SNIFFING OUT SICKNESS
ECU and Vidant Health use canine partner to detect illness-causing spores
Harley the beagle refused to run rabbits—a character flaw that left her future uncertain.
Now, the wayward hunting dog has finally found a worthy prey—but not of the woodland variety.
Harley visits Vidant Medical Center in Greenville twice a week to sniff out Clostridioides difficile, more commonly known as C. diff, a bacterium common in health-care settings that can cause severe diarrhea, colitis and other complications.
The 2-year-old dog partners with Dr. Paul Cook, professor of medicine and chief of the Division of Infectious Diseases in the Brody School of Medicine at East Carolina University to identify and eradicate the bacterium. With the support of Vidant Health, the team is going a step further to eradicate the threat of C. diff in the hospital and ensure that patient treatment areas are as safe and sterile as possible.
Harley is assigned to sniff for C. diff spores in rooms, in hallways and on equipment. When she detects the spores, she sits—signaling that she has pinpointed their location, which is then re-cleaned with a bleach agent.
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C. diff commonly is spread when people touch surfaces that have been contaminated with fecal matter from an infected person. Harley’s ability to identify especially stubborn C. diff spores is routinely on target.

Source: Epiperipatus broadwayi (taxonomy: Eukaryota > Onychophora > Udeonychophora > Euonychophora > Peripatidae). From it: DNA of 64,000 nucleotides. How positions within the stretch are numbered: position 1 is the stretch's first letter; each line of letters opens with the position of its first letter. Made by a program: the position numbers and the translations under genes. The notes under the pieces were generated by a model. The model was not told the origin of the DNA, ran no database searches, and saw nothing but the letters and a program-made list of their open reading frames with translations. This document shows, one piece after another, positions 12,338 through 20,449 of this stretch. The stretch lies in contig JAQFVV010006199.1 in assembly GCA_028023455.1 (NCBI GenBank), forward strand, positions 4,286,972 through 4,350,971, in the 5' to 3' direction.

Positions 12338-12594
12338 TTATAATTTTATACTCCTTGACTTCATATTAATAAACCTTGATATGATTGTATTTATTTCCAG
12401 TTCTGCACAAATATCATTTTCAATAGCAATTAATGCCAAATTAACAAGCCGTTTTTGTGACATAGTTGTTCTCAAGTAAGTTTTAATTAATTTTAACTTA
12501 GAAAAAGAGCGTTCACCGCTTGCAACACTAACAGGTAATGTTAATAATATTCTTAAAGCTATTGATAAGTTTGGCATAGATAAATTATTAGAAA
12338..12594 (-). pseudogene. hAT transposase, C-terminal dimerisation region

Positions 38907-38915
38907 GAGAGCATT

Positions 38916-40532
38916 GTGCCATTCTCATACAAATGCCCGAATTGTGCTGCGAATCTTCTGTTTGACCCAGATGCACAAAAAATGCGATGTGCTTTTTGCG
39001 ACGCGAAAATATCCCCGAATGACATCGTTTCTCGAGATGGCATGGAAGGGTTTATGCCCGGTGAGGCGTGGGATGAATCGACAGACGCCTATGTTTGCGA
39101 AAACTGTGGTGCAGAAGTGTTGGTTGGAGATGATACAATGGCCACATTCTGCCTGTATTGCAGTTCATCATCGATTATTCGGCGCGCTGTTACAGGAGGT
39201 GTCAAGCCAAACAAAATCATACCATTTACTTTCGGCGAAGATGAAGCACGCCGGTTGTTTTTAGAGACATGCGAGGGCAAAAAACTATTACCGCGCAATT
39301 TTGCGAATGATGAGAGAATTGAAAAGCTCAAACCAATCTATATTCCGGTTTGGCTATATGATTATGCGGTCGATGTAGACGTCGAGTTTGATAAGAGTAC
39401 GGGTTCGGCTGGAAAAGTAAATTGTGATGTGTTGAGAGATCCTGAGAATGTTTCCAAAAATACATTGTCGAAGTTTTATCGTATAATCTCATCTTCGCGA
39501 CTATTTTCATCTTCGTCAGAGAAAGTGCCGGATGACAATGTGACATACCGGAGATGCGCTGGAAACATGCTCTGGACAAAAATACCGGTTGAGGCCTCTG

“We have tested her with about 50 different clinical stool specimens, both positive and negative. She has never sat down on a known negative specimen,” said Cook, who believes Harley is currently the only dog in the United States sniffing out C. diff in a hospital.
For Vidant Medical Center, which is already ranked among the top quartile in the prevention of infection, deploying Harley is an innovative approach in its relentless pursuit of improving patient outcomes.
“Finding creative solutions to challenging problems is an important part of our mission to improve the health and well-being of eastern North Carolina,” said Brian Floyd, president of Vidant Medical Center. “As an academic medical center, we are uniquely positioned to drive innovation alongside our partner, ECU. We are hopeful that this approach to identifying C. diff will provide a lasting solution and we are happy to support Dr. Cook, Harley and her owners as we collaboratively work toward this goal.”
Sniffing out the problem
According to the Mayo Clinic, most C. diff infections occur in people who are or who have recently been in a health care setting — including hospitals, nursing homes and long-term care facilities — where germs spread easily, antibiotic use is common and people are especially vulnerable to infection. In hospitals and nursing homes, C. diff is mainly transmitted on hands from person to person, but also on cart handles, bedrails, bedside tables, toilets, sinks, stethoscopes and thermometers.
C. diff can produce toxins that attack the lining of the intestine. The toxins destroy cells, produce patches (plaques) of inflammatory cells and decaying cellular debris inside the colon and cause watery diarrhea.